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Oracle lawsuit doesn't slow Rimini Street's momentum

Chris Kanaracus | Jan. 11, 2011
Oracle's lawsuit against Rimini Street is not slowing the smaller company's momentum, as it logged its best-ever performance in the fourth quarter, according to an announcement Tuesday.

Plans remain for the company to deliver previously announced new services, including support for Oracle's E-Business Suite, it adds. Rimini Street is also mulling a potential IPO (initial public offering) in 2012.

Rimini Street pledges that customers will save at least 50% on their support bills. However, its customers do not receive all the benefits of vendor-provided support, such as product upgrades. It caters to customers with older, stable systems and little desire for new features.

Each Rimini Street client, in authorizing the company to act on its behalf, "warrants to Rimini Street that it has the rights to access Oracle's support web sites and take possession of the requested Oracle Software and Support Materials," a Rimini Street court filing states.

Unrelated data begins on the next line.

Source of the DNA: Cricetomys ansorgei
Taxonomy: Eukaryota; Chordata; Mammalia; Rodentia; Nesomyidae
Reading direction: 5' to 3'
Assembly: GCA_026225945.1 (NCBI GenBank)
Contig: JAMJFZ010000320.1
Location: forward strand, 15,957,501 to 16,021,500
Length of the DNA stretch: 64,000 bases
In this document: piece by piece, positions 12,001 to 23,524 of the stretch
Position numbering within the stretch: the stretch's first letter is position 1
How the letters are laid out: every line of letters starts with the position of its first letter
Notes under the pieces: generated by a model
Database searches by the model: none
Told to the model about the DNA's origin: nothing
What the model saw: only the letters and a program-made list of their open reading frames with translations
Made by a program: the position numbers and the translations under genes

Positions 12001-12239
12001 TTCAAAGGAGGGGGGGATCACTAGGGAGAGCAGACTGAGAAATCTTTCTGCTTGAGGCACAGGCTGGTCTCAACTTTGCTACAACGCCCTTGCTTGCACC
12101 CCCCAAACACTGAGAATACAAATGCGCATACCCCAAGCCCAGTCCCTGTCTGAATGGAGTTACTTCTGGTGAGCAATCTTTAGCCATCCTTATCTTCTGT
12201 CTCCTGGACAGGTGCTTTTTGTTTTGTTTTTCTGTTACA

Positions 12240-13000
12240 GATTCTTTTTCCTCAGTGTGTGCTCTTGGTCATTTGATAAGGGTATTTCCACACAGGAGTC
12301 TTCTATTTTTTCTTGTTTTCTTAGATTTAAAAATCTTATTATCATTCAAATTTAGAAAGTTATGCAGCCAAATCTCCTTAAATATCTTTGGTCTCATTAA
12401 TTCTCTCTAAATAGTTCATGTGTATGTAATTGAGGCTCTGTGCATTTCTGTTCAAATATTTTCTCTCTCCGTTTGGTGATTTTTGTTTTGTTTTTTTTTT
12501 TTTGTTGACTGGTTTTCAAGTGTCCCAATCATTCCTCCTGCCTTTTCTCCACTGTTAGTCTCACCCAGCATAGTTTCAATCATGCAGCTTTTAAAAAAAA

The materials are kept in separate data "silos" for each customer, with no commingling of downloads, it adds. "Rimini Street then maintains downloaded material only on behalf of the client for whom the download was performed."

These downloads are only done for a customer that "represents they are presently an Oracle Annual Support customer whose Oracle Annual Support period has not expired," the filing states.


But Oracle contends that Rimini Street "typically logs on to Oracle's password protected Technical Support websites using a customer credential, then downloads Software and Support Materials in excess of the customer's authorization under its license agreement," according to its complaint. "Sometimes Rimini Street will download hundreds or even thousands of Software and Support Materials at a time, relating to entire families of software (e.g., PeopleSoft, JDE, or Siebel) that the customer does not license and for which it has no use."

The Oracle suit's outcome is likely to have a significant effect on Rimini Street's business, one way or the other. The company's future would be uncertain if its current business model is found to be illegal. But if Rimini Street is exonerated, it could spur a much larger ecosystem of third-party support providers.

Software vendors undoubtedly would not want that to happen, given their heavy dependence on highly profitable support fees.


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